Electric vehicles end epic 80-day world race

Yesterday marked the end of the inaugural Zero Emissions Race in Geneva (Switzerland). The 80-day race between three electric vehicles ended after some 28,000 km of driving across 16 countries and stopovers in more than 150 cities around the globe.
Electric vehicles end epic 80-day world race

Yesterday morning, the three surviving teams (Orlikon Solar Racing Team from Switzerland with its Zerotracer, Team Trev from Australia with its TREV, and the Vectrix Team from Germany) set out from Le Bourget du Lac in the Rhône-Alpes region of France to cross the border into Switzerland on the last leg of their mammoth journey. After enduring a myriad of weather conditions along their route, the contestants were faced with snow in the closing stages; entering Geneva in real winter conditions.

However, they arrived on time, and in honour of completing the Zero Emissions Race, the gates of United Nations Palace opened once again back where it had all started 11 weeks before. Behind them lay a journey that took the three electric vehicles across Europe, Asia and North America.

The aim of the Zero Emissions Race was to promote renewable, emissions-free energy sources to power transport, and during their journey the teams stopped in Cancún (Mexico) in time for the World Climate Change Conference. The accomplishment represented a major milestone in the history of electric vehicles and helped to prove the efficiency and reliability of electric mobility, even when driving across continents, in deserts and mountains and through variable road and weather conditions.

During this longest and hardest electric car race ever, the challenges of the Zero Emissions Race were extremely hard to cope with at times at a personal level, exacerbated by the fatigue of 500 km or so daily driving, and the tough road conditions in many places. Despite these difficulties, Tour Director, Louis Palmer, said the teams performed extraordinary well.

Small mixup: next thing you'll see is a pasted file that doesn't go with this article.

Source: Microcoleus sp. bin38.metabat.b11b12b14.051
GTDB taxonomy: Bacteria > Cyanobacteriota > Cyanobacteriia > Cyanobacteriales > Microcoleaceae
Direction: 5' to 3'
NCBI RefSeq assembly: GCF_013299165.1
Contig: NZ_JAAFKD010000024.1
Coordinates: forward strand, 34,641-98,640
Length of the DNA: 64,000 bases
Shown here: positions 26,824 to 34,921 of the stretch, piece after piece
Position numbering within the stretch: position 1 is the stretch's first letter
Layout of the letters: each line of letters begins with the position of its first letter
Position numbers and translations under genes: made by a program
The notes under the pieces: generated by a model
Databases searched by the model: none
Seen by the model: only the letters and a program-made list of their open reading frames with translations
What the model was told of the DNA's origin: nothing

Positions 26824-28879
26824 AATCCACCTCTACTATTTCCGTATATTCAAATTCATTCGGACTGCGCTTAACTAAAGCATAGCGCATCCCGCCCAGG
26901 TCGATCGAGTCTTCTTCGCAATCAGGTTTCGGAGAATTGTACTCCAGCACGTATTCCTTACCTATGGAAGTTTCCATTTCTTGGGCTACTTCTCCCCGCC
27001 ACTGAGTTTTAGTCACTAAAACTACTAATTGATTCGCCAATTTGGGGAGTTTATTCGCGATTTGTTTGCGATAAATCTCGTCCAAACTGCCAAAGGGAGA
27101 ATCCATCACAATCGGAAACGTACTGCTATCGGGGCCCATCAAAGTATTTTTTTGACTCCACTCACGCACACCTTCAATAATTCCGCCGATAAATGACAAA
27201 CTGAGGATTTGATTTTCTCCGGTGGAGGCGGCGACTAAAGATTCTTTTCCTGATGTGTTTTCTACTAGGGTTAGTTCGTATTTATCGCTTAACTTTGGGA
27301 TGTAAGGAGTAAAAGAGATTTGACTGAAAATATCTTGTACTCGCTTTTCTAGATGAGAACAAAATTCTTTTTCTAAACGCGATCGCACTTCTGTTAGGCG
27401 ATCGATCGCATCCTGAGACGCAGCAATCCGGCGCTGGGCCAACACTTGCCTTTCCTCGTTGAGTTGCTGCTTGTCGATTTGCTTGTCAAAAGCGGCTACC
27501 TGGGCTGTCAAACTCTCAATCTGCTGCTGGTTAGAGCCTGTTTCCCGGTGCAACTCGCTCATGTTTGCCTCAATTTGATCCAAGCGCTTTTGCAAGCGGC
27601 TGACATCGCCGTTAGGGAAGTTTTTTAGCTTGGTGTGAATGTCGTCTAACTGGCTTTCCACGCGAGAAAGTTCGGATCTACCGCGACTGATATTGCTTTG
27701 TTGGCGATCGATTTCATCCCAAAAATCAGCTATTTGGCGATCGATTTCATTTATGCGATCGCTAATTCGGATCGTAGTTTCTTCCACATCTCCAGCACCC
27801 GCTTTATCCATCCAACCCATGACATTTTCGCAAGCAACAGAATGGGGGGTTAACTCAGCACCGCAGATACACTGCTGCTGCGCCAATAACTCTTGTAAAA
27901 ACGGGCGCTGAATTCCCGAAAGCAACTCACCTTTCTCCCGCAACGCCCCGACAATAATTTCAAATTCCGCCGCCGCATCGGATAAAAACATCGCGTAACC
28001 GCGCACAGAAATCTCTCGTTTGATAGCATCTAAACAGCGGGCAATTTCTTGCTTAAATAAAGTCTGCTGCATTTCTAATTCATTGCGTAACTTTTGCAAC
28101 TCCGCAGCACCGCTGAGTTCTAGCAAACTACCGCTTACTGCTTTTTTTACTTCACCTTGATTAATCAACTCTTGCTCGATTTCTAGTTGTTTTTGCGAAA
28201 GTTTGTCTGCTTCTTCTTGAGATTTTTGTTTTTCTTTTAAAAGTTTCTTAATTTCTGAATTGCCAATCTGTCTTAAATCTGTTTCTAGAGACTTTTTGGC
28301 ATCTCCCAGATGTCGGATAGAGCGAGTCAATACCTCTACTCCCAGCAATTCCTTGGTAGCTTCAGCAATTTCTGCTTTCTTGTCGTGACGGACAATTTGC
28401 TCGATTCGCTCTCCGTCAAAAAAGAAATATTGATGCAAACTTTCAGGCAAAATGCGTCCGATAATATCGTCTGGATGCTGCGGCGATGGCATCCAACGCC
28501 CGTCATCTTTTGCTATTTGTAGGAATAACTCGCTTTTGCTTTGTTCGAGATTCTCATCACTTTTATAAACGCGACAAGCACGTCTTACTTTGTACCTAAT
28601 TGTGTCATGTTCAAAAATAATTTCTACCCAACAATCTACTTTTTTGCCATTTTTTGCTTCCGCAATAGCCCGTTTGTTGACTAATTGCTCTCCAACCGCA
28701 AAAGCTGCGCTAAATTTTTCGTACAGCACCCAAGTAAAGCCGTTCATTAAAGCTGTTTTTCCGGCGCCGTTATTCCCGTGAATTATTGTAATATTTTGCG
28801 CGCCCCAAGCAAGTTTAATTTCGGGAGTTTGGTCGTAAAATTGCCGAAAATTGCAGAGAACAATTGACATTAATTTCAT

The Zero Emissions Race was not about speed, but about other judgment criteria including vehicle reliability, energy efficiency, utility to everyday life, design and safety. Almost each day, the teams faced competition against new criteria in these categories, and they received points according to their performance in each.

Ooelikon Zerotracer wins

After this endurance challenge for both human and vehicle, which even involved one of the teams – the Power Plaza Team from South Korea – dropping out due to technical difficulties, the Swiss team came in winners, followed by Germany and Australia.

In doing so, the Oerlikon Solar Racing Team set a new record. For the first time in history, the highly efficient electro-vehicle, developed by the Swiss company Designwerk, managed to cover such an immense distance within 80 days.

“It is great that our team was able to win this very demanding race. This shows that emission-free mobility solutions are useful for everyday life even in adverse conditions. The Zerotracer is a real milestone on the path to use solar energy as a form of fuel in an economically viable manner and thus to create a real alternative for the mobile world of tomorrow,” said Helmut Frankenberger, CEO of Oerlikon Solar.

The Zerotracer is a fully-enclosed electric motorbike, offering the comforts of a car and the driving experience of a motorbike. The body is a kevlar monocoque, a technique derived from Formula 1 and IndyCar construction. Theoretically, the vehicle can reach speeds well beyond 300km/h (currently electronically limited to 250km/h) and travel over 500 km on one charge using a high energy density battery. Quick charging (80%) needs less than half an hour, fully charging needs less than 2 hours. Due to its superior aerodynamics (Cd 0.18) and highly efficient electric drivetrain, the Zerotracer is also able to accelerate faster than a Porsche 911.

Plans for the next Zero Emissions Race are already well under way, and it will take place in 2012. For further details contact the event organisers.

For additional information:

Zero Emissions Race

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